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Embattled Crookston diocese reaches $5m abuse settlements, will release depositions and files

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By (CNA/EWTN)
7/18/2019 (3 months ago)
Catholic Online (https://www.catholic.org)

The Diocese of Crookston, Minnesota announced Wednesday that a $5 million settlement has been reached in 15 sexual abuse lawsuits filed against it. The diocese says it will be the only one in Minnesota to avoid filing for bankruptcy protection. Crookston's bishop, however, is still accused personally of covering-up abuse.

Highlights

By (CNA/EWTN)
Catholic Online (https://www.catholic.org)
7/18/2019 (3 months ago)

Published in U.S.


Crookston, Minn., (CNA) - "To all victims and survivors of sexual abuse by clergy, as the Bishop of Crookston I apologize for the harm done to you by those entrusted with your spiritual care. Although you can never be fully compensated for your suffering, we are thankful this litigation has now come to a good end and are hopeful this settlement offers you justice and will be helpful for healing," Crookston's Bishop Michael Hoeppner said in a July 17 statement.

"To you, the faithful of this local Church, I say thank you for your continued prayer: for victims of sexual abuse; for a fair resolve to these cases. Let us all now, humbly, offer prayers of thanksgiving."

The statement said that insurance carriers will cover most of the settlement amount, while the diocese will be responsible for $1,550,000 in payments. The diocese said that money would come from the sale of a camp and a Newman Center, and from estate gifts. Hoeppner said that some funds would also come from diocesan cash reserves. He emphasized that no funds from the annual diocesan appeal would be used.

The settled lawsuits were filed in 2016 and 2017, during a three-year "window" that allowed alleged victims of clerical sexual abuse to file civil suits even after the stateďż˝ s statute of limitations for abuse litigation had expired. The diocese said its settlement agreement had been reached "after years of negotiation and mediation."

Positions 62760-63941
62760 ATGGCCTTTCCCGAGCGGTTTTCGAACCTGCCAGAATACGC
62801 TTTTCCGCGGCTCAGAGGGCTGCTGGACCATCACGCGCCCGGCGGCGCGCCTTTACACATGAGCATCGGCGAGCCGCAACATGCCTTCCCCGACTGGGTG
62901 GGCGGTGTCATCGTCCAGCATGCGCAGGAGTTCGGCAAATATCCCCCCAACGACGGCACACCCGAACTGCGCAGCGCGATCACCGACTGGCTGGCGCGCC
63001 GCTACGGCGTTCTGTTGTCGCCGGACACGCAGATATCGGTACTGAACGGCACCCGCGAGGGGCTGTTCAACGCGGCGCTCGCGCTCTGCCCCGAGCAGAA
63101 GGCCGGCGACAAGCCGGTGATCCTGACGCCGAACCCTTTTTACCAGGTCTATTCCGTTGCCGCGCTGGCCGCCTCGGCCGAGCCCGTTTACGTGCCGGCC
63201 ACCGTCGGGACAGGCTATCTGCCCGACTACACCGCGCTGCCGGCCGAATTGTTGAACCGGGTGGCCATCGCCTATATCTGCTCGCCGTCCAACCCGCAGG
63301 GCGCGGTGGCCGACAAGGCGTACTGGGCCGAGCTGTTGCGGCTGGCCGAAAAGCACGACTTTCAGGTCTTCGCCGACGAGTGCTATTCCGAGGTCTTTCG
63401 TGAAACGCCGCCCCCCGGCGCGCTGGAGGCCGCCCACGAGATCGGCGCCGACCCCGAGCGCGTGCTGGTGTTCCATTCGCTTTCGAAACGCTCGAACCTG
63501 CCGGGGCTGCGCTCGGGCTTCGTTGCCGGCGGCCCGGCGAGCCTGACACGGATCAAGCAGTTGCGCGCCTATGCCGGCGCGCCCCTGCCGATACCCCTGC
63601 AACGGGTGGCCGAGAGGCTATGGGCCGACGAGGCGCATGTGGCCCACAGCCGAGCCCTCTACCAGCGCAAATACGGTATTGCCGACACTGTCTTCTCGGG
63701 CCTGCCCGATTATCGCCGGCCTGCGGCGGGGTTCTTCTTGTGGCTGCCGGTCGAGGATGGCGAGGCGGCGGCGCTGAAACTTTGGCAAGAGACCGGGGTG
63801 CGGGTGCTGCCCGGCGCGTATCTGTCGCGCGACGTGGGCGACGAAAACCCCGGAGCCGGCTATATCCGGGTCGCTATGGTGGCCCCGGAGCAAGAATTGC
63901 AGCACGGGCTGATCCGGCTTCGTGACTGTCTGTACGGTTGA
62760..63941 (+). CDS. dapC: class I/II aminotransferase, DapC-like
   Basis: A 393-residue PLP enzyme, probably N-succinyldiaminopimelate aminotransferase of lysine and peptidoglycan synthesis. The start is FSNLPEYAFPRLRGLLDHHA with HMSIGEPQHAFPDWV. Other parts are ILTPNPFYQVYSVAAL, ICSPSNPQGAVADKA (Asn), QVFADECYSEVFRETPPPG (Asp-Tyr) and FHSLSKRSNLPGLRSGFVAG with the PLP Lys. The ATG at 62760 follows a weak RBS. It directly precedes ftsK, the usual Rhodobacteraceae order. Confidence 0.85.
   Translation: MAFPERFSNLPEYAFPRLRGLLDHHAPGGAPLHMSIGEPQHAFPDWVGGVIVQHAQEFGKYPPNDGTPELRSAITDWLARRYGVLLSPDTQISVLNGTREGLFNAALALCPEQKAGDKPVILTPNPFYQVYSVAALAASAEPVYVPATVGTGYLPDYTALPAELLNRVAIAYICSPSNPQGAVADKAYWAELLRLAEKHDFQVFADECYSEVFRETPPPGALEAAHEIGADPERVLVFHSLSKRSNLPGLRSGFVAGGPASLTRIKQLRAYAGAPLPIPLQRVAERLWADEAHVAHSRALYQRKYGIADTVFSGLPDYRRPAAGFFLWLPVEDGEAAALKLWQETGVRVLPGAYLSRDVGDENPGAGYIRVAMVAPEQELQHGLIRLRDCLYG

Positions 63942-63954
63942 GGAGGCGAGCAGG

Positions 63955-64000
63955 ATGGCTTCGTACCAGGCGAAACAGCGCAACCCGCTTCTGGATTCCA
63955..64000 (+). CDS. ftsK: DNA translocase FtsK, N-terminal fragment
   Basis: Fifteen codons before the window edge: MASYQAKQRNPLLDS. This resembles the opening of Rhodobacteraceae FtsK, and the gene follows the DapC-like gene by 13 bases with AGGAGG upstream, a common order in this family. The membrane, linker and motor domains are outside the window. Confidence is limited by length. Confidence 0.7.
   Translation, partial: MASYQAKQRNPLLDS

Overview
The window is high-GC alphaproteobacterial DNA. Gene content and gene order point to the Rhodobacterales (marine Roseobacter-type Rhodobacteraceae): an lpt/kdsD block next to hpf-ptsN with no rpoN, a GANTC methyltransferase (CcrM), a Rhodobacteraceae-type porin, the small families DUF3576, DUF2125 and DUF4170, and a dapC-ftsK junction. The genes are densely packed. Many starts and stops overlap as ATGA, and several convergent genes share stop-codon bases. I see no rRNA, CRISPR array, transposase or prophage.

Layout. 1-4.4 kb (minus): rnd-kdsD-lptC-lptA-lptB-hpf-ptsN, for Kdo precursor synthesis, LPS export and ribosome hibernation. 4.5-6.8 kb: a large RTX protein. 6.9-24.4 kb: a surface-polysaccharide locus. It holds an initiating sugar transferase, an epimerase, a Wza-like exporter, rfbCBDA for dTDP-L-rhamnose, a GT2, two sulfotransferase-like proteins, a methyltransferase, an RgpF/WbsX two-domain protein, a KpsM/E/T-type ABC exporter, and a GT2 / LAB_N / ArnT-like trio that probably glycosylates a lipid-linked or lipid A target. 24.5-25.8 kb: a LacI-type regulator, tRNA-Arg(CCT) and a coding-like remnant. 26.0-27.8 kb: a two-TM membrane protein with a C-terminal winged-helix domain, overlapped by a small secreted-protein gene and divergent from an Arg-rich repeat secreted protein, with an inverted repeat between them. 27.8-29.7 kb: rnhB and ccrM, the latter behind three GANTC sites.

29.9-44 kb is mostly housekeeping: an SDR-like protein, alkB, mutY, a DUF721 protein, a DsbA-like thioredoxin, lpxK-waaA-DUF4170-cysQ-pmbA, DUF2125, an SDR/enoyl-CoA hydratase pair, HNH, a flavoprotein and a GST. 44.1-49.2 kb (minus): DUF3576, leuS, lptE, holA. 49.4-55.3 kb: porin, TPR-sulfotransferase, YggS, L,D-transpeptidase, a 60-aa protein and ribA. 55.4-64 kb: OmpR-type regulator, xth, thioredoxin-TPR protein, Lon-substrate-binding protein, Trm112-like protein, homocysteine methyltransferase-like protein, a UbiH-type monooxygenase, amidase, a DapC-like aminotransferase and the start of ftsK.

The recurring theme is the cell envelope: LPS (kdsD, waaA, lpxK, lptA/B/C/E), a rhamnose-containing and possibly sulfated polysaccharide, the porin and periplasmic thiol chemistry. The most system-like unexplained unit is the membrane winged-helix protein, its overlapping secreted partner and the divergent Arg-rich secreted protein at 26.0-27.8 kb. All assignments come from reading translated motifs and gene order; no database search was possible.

"Because of this settlement, the Diocese of Crookston can avoid filing for Chapter 11 bankruptcy protection," Hoeppner said.

"All other dioceses in Minnesota have filed or announced their intent to file for financial reorganization. We will not have to lay off staff. We can joyfully and steadfastly continue our mission of bringing the Good News of Jesus Christ to this time and place. We pledge our continued efforts to rid the Church and world of sexual abuse and provide a safe environment for all."

In addition to funds, the settlement will require the diocese to make public the names and files of priests accused of sexually abusing children, and depositions from clergy sex abuse lawsuits in the diocese will also be made public.

While the settlement resolves abuse litigation against the diocese, it is likely not the end of difficulties for Hoeppner. The bishop has been accused of pressuring a diaconal candidate in the diocese, the father of a diocesan priest, into recanting his own allegation of abuse against a Crookston priest.

Several sources have told CNA that Hoeppner is likely to face a canonical investigation of those charges by Archbishop Bernard Hebda of St. Paul-Minneapolis, through a process devised by Pope Francis in May, which came into effect June 1.

It is expected that the soon-to-be released depositions could factor heavily into any investigation into the allegations against Hoeppner. If the bishop is found to have interfered with a legal or canonical investigation into a claim of sexual abuse, he could be removed from his office in the diocese.


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